Colonial Collecting Strategies by Ndzodo Awono

Panel: Collecting Strategies and Collectors‘ Networks in European Colonies 
Monday, 21 June, 3:15 p.m. - 4:45 p.m. (CET)


My paper is based on the analysis of the acquisition circumstances of the Cameroon collection in the Übersee-Museum Bremen. Ten collecting strategies were recorded that enabled the colonial rulers to gain access to the cultural treasures of non-European peoples. Punitive expeditions were among the forms of appropriation. With the help of four examples, I will discuss the punitive expeditions as a collecting method. Meetings with local rulers, round trips or inspection trips by officials were suitable occasions for collecting. Collections were also made during research expeditions. The researchers travelled through the regions to study the customs and traditions of the groups, and they were constantly in contact with the people and their objects. Companies and businessmen or merchants were interested in collecting. Missionaries also took an active part in collecting. They used violence against indigenous people and took advantage of the conversion ceremonies to confiscate idols and other symbols of indigenous beliefs. According to documents, the collectors acquired objects for sale in some places. Colonial collecting methods also included trial, medical treatment and war reparations.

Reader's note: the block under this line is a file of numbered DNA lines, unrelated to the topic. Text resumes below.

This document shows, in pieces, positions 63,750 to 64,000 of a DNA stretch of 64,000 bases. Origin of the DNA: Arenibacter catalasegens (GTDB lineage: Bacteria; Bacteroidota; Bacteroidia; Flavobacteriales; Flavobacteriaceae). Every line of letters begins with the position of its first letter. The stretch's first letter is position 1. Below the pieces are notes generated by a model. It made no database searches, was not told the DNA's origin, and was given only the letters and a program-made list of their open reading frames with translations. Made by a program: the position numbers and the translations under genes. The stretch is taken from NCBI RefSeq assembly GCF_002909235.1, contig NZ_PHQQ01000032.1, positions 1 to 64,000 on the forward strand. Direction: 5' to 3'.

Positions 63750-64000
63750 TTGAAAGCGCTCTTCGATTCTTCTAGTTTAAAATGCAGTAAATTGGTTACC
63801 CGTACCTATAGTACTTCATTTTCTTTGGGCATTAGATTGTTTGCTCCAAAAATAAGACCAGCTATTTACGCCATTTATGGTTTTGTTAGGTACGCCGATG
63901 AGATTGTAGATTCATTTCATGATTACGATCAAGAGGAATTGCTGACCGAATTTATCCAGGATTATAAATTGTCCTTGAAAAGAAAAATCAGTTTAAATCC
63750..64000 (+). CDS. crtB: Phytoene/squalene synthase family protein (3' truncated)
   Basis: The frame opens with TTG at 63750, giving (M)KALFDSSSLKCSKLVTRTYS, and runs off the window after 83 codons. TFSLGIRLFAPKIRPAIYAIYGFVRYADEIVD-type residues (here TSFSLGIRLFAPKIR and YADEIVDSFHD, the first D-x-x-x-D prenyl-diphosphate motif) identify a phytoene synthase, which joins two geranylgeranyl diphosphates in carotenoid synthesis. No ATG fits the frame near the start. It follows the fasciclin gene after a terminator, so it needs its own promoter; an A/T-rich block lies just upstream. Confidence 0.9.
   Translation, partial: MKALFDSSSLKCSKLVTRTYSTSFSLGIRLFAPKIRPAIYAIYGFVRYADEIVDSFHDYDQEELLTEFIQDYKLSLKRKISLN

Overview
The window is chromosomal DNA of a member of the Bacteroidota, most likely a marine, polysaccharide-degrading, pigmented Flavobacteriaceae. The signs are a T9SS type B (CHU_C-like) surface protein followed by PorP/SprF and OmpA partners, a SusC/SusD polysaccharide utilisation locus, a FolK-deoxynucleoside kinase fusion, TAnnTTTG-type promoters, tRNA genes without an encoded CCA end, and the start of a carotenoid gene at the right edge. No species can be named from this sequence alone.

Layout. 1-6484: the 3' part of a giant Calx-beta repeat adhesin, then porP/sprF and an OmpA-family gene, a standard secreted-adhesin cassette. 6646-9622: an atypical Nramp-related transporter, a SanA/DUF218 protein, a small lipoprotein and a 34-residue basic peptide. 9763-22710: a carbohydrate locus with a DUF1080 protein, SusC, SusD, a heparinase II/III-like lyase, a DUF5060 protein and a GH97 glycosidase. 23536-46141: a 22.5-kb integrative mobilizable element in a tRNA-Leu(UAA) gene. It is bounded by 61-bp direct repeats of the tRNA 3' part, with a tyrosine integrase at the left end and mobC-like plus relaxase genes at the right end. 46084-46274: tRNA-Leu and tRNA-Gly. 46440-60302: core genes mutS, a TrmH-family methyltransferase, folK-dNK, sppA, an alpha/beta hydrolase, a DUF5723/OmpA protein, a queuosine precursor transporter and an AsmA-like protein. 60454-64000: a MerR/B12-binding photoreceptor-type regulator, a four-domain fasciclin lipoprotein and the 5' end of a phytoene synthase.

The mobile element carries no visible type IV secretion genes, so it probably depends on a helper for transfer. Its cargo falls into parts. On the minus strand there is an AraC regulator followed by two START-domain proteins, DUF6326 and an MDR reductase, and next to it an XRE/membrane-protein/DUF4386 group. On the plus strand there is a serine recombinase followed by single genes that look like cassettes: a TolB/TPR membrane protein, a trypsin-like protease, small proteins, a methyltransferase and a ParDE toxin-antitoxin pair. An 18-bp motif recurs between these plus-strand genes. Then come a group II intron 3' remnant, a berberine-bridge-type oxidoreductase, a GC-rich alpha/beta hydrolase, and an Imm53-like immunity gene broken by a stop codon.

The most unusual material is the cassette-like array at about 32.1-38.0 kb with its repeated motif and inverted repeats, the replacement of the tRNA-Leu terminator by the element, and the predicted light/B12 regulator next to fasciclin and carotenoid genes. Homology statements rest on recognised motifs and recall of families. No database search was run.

Born on 06.09.1966 in Nkol-Mendouga near Yaoundé. 1973-1990 attended school. 1990-1993 and 2001-2014 studied German at the University of Yaoundé. 2007 and 2010 obtained the Maîtrise and DEA. 2010-2014 Lecturer in German colonial history at the University of Yaoundé I. 2014-2015 DAAD scholarship holder at the LMU Munich. 2017-2021 PhD student and research assistant at the University of Hamburg, participation in the project "Colonial Traces" at the Übersee-Museum Bremen. Since April 2021 research assistant on the project "The New Brisance of Old Objects" at the Institute of Ethnology, University of Göttingen.